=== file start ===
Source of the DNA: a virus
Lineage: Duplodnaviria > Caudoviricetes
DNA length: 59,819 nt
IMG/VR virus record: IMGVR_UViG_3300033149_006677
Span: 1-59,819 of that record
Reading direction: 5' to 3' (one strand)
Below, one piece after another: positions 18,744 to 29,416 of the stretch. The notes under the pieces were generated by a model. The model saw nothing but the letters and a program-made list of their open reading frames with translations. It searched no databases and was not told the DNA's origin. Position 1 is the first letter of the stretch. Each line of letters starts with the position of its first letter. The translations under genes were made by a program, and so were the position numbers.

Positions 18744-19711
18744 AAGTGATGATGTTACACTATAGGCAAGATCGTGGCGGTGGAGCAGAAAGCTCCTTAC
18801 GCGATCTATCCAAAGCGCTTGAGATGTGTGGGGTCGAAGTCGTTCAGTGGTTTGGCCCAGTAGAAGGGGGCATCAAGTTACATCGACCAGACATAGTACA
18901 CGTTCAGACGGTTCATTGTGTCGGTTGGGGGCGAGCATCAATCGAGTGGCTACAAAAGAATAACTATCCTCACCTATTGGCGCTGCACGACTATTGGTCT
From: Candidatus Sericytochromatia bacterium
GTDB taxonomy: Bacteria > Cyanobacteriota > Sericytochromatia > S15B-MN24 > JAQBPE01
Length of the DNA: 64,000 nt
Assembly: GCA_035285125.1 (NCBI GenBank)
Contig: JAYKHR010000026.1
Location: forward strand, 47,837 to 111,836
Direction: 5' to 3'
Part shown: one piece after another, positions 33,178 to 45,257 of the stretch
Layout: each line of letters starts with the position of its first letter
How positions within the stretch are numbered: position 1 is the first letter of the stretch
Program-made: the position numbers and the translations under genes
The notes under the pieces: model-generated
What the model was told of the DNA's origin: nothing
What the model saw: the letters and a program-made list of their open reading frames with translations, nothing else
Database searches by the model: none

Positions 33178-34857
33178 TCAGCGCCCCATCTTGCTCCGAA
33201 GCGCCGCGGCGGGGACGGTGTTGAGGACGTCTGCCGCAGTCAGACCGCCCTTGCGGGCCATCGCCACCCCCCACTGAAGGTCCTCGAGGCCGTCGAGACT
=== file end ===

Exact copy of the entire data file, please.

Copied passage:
Source of the DNA: a virus
Lineage: Duplodnaviria > Caudoviricetes
DNA length: 59,819 nt
IMG/VR virus record: IMGVR_UViG_3300033149_006677
Span: 1-59,819 of that record
Reading direction: 5' to 3' (one strand)
Below, one piece after another: positions 18,744 to 29,416 of the stretch. The notes under the pieces were generated by a model. The model saw nothing but the letters and a program-made list of their open reading frames with translations. It searched no databases and was not told the DNA's origin. Position 1 is the first letter of the stretch. Each line of letters starts with the position of its first letter. The translations under genes were made by a program, and so were the position numbers.

Positions 18744-19711
18744 AAGTGATGATGTTACACTATAGGCAAGATCGTGGCGGTGGAGCAGAAAGCTCCTTAC
18801 GCGATCTATCCAAAGCGCTTGAGATGTGTGGGGTCGAAGTCGTTCAGTGGTTTGGCCCAGTAGAAGGGGGCATCAAGTTACATCGACCAGACATAGTACA
18901 CGTTCAGACGGTTCATTGTGTCGGTTGGGGGCGAGCATCAATCGAGTGGCTACAAAAGAATAACTATCCTCACCTATTGGCGCTGCACGACTATTGGTCT
From: Candidatus Sericytochromatia bacterium
GTDB taxonomy: Bacteria > Cyanobacteriota > Sericytochromatia > S15B-MN24 > JAQBPE01
Length of the DNA: 64,000 nt
Assembly: GCA_035285125.1 (NCBI GenBank)
Contig: JAYKHR010000026.1
Location: forward strand, 47,837 to 111,836
Direction: 5' to 3'
Part shown: one piece after another, positions 33,178 to 45,257 of the stretch
Layout: each line of letters starts with the position of its first letter
How positions within the stretch are numbered: position 1 is the first letter of the stretch
Program-made: the position numbers and the translations under genes
The notes under the pieces: model-generated
What the model was told of the DNA's origin: nothing
What the model saw: the letters and a program-made list of their open reading frames with translations, nothing else
Database searches by the model: none

Positions 33178-34857
33178 TCAGCGCCCCATCTTGCTCCGAA
33201 GCGCCGCGGCGGGGACGGTGTTGAGGACGTCTGCCGCAGTCAGACCGCCCTTGCGGGCCATCGCCACCCCCCACTGAAGGTCCTCGAGGCCGTCGAGACT